Ingleburn Public School

Excel with Honour

Telephone02 9605 1423



The year was 1887. Queen Victoria was celebrating her golden jubilee after 50 years on the throne. Australia was preparing to hold the Centennial marking a century of settlement. In Ingleburn pupils were attending their own school for the first time.

In 1887, life in Sydney and the rest of the world was entirely different to what it is today. There were no motor vehicles then. Horse-drawn hansom cabs and buses and steam trams plied the streets of Sydney. Streets inner city suburbs were lit by gas and homes by gas or kerosene lamps.

The sleepy hamlet of Ingleburn had just two stores with a butcher and a blacksmith and was the centre of a scattered settlement of small farms intersected by the railway line and numerous bullock team tracks. Almost every household grew its own vegetables and fruit.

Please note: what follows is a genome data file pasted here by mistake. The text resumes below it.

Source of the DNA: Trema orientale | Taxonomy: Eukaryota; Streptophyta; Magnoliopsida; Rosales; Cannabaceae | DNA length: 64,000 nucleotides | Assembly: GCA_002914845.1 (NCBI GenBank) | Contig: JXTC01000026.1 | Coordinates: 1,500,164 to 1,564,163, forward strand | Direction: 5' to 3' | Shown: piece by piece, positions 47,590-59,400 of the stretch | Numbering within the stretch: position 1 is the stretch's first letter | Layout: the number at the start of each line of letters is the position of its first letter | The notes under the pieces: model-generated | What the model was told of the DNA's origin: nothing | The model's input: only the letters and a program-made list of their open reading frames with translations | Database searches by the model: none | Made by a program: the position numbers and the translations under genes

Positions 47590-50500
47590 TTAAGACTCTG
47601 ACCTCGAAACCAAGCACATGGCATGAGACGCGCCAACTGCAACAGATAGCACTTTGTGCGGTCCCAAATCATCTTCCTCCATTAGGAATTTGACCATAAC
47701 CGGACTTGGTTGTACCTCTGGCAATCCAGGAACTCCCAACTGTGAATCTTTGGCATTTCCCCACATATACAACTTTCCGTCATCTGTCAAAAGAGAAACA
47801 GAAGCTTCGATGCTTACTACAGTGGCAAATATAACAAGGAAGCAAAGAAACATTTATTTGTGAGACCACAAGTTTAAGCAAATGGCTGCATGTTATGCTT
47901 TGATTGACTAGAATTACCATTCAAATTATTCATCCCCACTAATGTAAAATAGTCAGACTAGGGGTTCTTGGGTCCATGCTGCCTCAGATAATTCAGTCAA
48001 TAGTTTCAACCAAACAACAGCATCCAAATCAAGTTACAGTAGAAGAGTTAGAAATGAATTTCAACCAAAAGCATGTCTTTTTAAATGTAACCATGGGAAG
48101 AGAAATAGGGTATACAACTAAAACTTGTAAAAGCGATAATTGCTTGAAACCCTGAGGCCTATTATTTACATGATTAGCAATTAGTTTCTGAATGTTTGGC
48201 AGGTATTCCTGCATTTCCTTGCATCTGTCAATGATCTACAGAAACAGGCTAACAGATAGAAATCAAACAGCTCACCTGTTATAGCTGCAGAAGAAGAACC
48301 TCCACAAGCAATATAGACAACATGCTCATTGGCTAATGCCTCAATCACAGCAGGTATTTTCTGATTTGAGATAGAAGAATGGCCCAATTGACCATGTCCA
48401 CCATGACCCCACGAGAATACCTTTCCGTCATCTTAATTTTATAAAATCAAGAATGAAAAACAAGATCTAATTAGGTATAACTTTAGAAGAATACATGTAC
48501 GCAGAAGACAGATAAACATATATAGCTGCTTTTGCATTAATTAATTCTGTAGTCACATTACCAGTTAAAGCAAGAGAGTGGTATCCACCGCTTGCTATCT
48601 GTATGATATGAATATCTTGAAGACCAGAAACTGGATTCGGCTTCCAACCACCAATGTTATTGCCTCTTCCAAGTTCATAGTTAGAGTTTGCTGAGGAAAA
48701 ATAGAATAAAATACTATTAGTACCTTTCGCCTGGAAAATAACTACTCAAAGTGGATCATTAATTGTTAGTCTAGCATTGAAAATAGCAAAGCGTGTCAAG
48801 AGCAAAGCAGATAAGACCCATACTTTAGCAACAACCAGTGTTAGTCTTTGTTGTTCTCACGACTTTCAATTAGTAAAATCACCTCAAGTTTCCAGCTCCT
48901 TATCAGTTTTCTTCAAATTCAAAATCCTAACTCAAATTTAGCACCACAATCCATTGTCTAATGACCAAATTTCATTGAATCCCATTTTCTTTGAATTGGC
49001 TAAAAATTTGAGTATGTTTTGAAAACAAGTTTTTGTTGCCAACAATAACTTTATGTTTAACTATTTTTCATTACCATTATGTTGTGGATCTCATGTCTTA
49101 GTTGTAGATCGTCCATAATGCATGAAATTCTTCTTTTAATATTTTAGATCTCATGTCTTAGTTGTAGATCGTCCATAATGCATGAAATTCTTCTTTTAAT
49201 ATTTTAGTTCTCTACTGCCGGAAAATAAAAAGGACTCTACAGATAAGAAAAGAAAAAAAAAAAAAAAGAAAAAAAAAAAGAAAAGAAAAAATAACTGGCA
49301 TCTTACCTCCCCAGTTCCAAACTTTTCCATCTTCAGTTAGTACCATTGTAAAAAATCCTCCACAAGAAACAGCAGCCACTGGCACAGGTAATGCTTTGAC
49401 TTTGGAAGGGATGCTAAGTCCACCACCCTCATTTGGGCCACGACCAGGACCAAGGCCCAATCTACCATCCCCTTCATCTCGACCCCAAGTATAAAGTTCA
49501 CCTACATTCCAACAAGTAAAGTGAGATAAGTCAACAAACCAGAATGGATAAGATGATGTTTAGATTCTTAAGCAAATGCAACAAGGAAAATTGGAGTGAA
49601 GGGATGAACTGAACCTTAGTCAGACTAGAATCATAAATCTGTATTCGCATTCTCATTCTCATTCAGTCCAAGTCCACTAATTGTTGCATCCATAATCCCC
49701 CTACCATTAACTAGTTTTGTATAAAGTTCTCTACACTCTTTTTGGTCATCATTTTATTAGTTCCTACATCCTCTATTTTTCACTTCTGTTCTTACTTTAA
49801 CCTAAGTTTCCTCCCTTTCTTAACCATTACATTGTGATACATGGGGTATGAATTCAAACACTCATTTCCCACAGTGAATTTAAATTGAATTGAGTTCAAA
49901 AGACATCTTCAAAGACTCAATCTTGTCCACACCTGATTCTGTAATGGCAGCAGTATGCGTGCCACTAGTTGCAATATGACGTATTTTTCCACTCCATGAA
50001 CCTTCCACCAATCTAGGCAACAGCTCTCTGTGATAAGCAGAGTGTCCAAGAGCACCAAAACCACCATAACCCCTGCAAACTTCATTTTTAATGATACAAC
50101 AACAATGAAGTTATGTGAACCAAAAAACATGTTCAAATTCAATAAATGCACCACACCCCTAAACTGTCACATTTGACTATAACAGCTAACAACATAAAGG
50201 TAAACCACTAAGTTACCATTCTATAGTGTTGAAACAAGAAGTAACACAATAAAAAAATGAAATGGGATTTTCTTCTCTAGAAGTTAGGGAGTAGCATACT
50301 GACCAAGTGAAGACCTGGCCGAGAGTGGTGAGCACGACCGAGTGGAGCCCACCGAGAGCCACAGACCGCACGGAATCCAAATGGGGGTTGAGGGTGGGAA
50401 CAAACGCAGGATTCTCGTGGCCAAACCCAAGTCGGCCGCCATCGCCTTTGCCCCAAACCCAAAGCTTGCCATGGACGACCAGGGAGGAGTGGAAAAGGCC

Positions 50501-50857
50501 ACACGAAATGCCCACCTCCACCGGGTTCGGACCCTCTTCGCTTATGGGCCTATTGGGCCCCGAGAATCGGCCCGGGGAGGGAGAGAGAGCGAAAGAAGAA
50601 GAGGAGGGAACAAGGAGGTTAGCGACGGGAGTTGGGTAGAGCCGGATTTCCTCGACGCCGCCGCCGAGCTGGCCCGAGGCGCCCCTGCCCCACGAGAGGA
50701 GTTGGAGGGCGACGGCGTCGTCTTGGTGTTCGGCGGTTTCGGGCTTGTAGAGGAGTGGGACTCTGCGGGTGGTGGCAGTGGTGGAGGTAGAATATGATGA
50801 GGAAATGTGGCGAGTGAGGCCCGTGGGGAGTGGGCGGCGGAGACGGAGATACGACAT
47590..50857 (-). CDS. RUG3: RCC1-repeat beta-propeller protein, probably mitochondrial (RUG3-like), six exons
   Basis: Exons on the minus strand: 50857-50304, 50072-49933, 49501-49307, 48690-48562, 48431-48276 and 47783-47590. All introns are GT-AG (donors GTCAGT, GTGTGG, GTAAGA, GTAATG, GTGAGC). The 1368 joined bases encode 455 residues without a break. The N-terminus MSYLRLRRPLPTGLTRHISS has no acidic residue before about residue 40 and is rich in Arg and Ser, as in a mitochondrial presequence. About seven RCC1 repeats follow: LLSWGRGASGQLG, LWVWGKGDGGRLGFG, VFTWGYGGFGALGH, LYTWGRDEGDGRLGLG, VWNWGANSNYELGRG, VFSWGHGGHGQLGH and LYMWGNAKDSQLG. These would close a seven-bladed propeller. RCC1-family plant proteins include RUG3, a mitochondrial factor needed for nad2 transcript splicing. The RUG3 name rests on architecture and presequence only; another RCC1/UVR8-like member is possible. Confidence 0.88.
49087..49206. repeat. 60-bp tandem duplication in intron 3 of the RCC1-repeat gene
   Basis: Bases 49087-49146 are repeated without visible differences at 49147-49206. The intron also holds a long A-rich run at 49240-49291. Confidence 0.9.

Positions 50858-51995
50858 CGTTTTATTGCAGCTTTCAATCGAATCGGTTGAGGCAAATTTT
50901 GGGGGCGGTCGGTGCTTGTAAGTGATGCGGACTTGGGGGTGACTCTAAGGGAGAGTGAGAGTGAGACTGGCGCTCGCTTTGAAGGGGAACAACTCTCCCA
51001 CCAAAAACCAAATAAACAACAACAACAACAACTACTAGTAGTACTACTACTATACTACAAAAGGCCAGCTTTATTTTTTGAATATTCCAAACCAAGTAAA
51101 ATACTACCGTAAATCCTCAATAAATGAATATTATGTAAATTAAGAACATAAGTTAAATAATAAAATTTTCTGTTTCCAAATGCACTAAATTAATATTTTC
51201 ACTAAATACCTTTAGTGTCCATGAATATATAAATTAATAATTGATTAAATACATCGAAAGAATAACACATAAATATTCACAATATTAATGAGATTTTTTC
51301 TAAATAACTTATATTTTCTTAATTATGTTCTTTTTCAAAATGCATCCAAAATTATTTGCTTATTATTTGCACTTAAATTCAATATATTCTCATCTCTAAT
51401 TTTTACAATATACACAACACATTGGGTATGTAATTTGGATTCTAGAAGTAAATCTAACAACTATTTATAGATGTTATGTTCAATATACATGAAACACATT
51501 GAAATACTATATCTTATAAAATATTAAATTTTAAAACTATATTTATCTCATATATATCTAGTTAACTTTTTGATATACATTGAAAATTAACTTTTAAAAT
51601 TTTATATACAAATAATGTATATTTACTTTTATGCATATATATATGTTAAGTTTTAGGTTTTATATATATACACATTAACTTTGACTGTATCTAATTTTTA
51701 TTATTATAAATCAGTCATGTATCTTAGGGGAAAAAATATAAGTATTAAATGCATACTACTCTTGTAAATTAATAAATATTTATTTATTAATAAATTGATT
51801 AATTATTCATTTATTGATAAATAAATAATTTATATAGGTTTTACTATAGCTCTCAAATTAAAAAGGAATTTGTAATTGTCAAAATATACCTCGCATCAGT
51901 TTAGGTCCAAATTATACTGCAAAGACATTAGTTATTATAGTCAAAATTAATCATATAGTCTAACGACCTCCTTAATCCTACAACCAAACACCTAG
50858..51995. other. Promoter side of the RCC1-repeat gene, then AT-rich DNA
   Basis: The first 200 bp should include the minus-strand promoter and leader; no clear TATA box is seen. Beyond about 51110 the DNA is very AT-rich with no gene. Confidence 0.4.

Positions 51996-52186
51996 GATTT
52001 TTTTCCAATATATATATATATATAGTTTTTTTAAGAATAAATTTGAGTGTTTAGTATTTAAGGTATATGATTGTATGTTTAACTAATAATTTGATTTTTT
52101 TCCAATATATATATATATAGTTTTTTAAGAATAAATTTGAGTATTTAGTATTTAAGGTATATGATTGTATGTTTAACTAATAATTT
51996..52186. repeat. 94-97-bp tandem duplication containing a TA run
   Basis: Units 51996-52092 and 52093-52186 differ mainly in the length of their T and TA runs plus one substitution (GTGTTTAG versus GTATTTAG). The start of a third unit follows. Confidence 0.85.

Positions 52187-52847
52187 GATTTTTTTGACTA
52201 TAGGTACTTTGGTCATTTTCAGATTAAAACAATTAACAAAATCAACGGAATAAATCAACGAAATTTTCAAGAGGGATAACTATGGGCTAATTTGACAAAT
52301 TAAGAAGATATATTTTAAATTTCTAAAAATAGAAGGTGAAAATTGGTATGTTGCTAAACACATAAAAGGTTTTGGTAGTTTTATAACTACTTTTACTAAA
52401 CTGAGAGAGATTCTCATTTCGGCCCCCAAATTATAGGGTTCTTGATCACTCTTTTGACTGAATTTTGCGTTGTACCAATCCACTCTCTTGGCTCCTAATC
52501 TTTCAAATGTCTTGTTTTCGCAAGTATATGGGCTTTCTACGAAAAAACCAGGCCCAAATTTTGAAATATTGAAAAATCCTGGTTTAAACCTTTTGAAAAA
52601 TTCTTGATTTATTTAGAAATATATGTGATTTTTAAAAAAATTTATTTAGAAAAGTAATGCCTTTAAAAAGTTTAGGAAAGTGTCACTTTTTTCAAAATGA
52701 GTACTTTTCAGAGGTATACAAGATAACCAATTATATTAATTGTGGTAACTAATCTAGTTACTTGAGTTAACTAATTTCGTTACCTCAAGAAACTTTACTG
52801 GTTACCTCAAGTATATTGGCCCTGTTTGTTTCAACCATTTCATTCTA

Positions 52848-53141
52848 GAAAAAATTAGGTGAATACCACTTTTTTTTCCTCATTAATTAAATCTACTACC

Today Ingleburn has over 100 stores and 4 railway tracks.
Until the year 1887, children of school age in Ingleburn had to walk or ride horses to Minto to attend school.

In late 1886, the Department had accepted a tender from Mr William Gee of sixty-eight pounds, twelve shillings and sixpence for the removal of the school building from Brookes Point Road in the Sutherland area, and its re erection at Ingleburn.

The building measured 30ft x 16ft and was of wood construction with a semi-circular iron roof.

This building is still in use today housing our teacher's hub, connected classroom and staffroom.

Heavy rains in the early weeks resulted in poor attendance at the school but by February things had improved with 41 children on the roll. They were all housed in the one classroom.

Today the school has over 550 students and 30 classrooms.
We celebrated our centenary in 1987 and still have history books available should you seek further information.

Original School Building